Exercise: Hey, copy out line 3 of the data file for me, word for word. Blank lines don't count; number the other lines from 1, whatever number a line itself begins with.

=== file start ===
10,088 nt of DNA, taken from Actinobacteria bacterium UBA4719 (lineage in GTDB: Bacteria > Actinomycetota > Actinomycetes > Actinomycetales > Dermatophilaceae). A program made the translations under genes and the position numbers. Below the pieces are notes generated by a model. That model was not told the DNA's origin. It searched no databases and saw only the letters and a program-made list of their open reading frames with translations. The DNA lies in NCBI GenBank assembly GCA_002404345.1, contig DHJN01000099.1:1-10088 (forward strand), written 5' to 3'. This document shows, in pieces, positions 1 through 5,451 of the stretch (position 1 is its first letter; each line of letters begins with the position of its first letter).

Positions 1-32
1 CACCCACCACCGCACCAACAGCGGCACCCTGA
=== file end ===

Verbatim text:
1 CACCCACCACCGCACCAACAGCGGCACCCTGA